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Russia releases video of its warplanes being intercepted by US fighter jets near Alaska

U.S. Air Force F-22 fighter jets intercept Russian Tu-95 nuclear-capable bombers in the Alaskan Air Defense Identification Zone on June 16, 2020. (NORAD/Released)
June 17, 2020

U.S. Air Force fighter jets have intercepted Russian nuclear-capable bombers and other warplanes a total of eight times in 2020 alone, with four of those intercepts taking place just one week in June.

Most of these encounters have been caught on video.

On June 16, U.S. F-22 Raptors, along with a KC-135 Stratotanker and E-3 Airborne Warning and Control aircraft, intercepted a formation of two Tu-95 nuclear-capable bombers, two Su-35 fighter jets, and an A-50 warning and control aircraft. A second intercepted formation included two Tu-95 bombers and one A-50.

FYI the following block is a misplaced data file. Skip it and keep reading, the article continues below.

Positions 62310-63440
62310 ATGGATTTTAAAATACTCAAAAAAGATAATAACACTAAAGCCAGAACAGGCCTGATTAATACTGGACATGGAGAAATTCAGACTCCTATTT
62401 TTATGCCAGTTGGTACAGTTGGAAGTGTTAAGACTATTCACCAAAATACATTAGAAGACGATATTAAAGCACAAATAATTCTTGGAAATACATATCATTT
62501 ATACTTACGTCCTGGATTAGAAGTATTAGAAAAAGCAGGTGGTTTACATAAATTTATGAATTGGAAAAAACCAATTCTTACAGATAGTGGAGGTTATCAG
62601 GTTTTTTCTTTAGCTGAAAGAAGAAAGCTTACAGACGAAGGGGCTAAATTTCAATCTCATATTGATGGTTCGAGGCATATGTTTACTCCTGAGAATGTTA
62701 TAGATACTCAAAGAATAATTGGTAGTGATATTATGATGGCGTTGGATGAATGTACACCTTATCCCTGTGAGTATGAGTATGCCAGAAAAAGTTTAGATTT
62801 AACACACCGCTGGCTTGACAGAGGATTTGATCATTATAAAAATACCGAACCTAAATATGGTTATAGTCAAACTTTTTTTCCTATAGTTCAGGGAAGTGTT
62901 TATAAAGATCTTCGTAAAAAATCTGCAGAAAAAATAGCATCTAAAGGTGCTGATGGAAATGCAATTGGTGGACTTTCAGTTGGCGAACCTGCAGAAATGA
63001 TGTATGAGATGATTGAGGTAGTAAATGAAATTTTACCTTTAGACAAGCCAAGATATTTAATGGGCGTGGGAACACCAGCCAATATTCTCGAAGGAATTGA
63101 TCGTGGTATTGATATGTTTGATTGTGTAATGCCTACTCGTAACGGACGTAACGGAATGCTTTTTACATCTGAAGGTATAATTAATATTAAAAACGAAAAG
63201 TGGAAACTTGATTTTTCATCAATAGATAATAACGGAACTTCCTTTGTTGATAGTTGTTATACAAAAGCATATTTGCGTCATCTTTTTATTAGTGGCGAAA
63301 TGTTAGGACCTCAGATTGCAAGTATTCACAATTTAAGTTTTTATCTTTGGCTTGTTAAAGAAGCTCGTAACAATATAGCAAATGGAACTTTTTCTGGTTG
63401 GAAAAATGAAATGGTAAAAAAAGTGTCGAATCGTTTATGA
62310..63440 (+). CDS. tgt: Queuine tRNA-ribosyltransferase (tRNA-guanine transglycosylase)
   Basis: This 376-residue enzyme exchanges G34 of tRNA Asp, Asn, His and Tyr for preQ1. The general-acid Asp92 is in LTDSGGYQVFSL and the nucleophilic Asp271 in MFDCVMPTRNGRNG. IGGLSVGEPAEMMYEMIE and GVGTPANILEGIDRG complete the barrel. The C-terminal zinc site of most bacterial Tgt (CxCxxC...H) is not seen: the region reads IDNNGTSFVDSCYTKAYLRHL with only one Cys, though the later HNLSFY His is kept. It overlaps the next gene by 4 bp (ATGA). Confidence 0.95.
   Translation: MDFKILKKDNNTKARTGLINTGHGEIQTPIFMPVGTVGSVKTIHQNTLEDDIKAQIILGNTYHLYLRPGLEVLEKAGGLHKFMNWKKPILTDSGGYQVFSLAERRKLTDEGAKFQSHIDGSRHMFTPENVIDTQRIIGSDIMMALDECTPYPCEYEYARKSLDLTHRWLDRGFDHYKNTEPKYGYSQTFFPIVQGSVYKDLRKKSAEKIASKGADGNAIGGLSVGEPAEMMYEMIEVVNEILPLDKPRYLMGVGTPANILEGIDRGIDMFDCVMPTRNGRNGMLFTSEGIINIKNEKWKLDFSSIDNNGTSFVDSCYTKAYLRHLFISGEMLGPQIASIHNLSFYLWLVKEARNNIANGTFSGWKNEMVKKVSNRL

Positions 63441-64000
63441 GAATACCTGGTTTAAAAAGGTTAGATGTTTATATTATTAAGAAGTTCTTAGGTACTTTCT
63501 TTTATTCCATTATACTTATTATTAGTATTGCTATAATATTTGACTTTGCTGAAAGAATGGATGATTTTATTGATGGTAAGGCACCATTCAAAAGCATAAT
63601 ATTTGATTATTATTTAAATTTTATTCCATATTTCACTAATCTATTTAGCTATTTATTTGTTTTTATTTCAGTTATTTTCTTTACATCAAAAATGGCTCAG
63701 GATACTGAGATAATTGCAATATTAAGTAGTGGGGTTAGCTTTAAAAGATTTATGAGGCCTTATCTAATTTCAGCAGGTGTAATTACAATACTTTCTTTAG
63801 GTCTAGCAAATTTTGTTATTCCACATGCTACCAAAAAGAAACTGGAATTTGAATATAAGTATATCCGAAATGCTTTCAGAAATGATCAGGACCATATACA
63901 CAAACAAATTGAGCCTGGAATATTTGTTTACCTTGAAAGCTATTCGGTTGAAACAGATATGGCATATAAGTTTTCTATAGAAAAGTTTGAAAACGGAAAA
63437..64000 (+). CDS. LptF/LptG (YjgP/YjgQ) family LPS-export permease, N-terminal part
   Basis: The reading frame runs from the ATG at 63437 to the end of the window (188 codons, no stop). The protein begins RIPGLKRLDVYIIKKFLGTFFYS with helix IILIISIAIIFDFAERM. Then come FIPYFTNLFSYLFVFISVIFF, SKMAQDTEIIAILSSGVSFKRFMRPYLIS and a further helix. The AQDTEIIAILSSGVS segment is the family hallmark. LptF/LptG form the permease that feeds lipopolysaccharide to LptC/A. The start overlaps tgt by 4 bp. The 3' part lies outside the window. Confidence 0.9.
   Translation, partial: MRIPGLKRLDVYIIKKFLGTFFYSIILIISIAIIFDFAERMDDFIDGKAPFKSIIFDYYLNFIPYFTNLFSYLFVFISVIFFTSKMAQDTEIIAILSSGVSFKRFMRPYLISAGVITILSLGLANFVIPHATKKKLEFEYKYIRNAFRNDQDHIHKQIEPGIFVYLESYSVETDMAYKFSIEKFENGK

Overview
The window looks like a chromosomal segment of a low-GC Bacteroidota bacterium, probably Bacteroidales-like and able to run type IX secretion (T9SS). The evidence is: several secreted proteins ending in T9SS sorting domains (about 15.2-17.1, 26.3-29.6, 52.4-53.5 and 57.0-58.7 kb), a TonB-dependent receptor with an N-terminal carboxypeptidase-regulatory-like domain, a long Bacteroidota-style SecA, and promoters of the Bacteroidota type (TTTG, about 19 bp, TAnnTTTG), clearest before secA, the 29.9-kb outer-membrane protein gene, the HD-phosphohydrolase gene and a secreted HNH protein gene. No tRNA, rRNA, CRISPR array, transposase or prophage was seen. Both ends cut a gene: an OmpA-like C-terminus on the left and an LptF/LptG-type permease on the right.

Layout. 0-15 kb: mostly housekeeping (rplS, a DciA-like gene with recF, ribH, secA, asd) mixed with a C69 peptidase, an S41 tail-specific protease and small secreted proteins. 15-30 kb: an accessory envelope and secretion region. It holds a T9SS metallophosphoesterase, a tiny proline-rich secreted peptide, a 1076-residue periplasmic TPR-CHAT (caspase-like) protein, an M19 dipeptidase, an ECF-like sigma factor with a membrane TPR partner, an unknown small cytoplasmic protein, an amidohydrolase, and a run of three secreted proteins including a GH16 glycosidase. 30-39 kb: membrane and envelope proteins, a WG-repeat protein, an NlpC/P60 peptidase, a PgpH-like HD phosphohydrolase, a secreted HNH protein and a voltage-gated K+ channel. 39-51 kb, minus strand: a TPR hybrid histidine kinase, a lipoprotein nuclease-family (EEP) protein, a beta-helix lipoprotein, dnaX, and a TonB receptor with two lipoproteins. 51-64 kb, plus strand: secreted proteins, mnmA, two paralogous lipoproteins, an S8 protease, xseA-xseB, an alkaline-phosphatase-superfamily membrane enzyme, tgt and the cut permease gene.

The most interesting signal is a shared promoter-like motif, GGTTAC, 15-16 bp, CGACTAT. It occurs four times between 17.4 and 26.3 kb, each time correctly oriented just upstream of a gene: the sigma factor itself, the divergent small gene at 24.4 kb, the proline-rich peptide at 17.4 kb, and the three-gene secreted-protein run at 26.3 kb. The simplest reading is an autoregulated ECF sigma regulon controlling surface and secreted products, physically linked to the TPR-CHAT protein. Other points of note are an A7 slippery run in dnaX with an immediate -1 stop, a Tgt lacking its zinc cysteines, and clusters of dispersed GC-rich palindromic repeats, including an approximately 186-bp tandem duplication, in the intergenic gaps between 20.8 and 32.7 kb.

The Russian Defense Ministry posted a video online of their warplanes taking the planned flight and being intercepted by the U.S. fighter jets.

On June 10, U.S. F-22 Raptor fighter jets intercepted two Russian bomber formations, comprised of Russian Tu-95 bombers, Su-35 fighter jets, and A-50 airborne early warning and control aircraft, just 30 miles from Alaska.

The Russian Defense Ministry had posted a video of their bombers taking off and later being intercepted.

On April 8, U.S. F-22 fighter jets, along with KC-135 Stratotankers and E-3 AWACS aircraft, intercepted two Russian IL-38 maritime patrol aircraft in the Alaskan Air Defense Identification Zone. A video was not released for that encounter, however.

On March 9, F-22 fighter jets intercepted two Russian Tu-142 reconnaissance planes who had entered the Alaskan Air Defense Identification Zone and remained there for four hours before leaving.

Though the Russian aircraft ventured close, NORAD said they did not enter U.S. or Canadian airspace at any point.

NORAD posted a video showing that intercept.

Following the March and April intercepts, NORAD commander Gen. Terrence J. O’Shaughnessy said he believes the Russian aircraft are testing the U.S. defenses for vulnerabilities, and attempting to assess how the U.S. responds.

“What we do see is, I think, a continuous effort for them,” he said in a Pentagon press briefing. “It’s a continued effort on multiple fronts to potentially test for any vulnerabilities.